Even though the garage was at least ten degrees colder than the outside temperature yesterday, I didn’t hesitate to fire up the kerosene heaters to make it tolerable. After an hour or so, I ventured out to work on Scarlett. Mikhaila wasn’t feeling well, so I was on my own. That meant I pick tasks carefully – try to finish off jobs she’d find very uninteresting. I started by putting the drums back on all four corners – wheels and tires won’t be far behind. Next, I rummaged through my collection of fanbelt idler pulleys, selected the smoothest spinning (but not too freely) one and mounted it to the engine with a new fanbelt. I then hooked up the temporary input fuel line (the one with the rubber hose on the end to feed into a gas container) to the fuel pump. Once we get a new set of plug leads and bolt on an exhaust system, the engine will be ready to start. Speaking of exhaust system, I removed her muffler from the broken exhaust pipe, pulled a GUP pipe from the rafters, and then spent the next half-hour cleaning old exhaust packing off the two flanges. I still need to take the pipe to a muffler shop and have them expand the clamp depression out of it.
Other than hacking away at solidified exhaust donuts, the other time consuming project was attacking the whole brake routing thing. I measured all the fittings and discovered the parts Clark's had sent me were not going to work. The master cylinder has two different diameter holes for the front and rear circuits. The existing line that goes from the master cylinder to the T-block that feeds the front two wheels is smaller than its associated master cylinder holes, so I'll need a reducer for that one since the one Clark's sent is too small for the master cylinder. Then, the line that feeds the rear wheels is smaller than the coupling Clark's sent, so I'll need a new coupling as well as a reducer for the master cylinder. I wrote everything down and will spend some quality time at the local NAPA to get the parts needed.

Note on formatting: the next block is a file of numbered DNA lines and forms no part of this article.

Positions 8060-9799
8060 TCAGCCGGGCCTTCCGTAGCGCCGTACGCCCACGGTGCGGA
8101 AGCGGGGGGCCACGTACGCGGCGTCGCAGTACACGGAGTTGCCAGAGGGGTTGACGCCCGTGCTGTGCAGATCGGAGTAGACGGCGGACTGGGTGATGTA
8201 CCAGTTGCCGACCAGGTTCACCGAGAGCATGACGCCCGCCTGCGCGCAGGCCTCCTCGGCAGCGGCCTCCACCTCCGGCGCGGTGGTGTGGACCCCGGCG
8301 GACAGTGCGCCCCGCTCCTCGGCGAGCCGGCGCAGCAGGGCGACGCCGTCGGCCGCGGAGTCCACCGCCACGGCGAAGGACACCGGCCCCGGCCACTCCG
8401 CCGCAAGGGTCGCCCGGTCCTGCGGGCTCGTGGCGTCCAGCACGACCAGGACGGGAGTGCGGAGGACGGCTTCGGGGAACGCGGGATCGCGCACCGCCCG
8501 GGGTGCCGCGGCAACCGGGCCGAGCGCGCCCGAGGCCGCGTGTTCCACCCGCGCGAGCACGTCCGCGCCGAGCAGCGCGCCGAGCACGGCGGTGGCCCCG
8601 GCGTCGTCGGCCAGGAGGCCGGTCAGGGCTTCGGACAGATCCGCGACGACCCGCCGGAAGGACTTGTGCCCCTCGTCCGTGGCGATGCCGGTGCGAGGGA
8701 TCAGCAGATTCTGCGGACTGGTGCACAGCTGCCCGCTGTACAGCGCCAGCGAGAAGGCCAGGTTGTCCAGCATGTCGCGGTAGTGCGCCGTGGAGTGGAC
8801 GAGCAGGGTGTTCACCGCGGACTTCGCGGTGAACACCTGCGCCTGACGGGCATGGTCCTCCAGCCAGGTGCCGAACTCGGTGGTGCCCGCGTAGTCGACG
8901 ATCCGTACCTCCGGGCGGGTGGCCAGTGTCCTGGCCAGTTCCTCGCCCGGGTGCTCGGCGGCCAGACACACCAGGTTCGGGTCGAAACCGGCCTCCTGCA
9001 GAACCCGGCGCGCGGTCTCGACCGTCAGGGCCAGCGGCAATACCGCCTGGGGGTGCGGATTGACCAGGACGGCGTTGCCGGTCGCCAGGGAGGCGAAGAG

Other than general straightening up, the only other task I undertook was installing a vertical magazine rack. It was very difficult finding an open spot on the wall, so I ended up rearranging my pegboard to make room. With it hanging, I filled each slot with manuals and catalogs. This freed up room on a shelf that I quickly filled some stuff that had been sitting on the floor.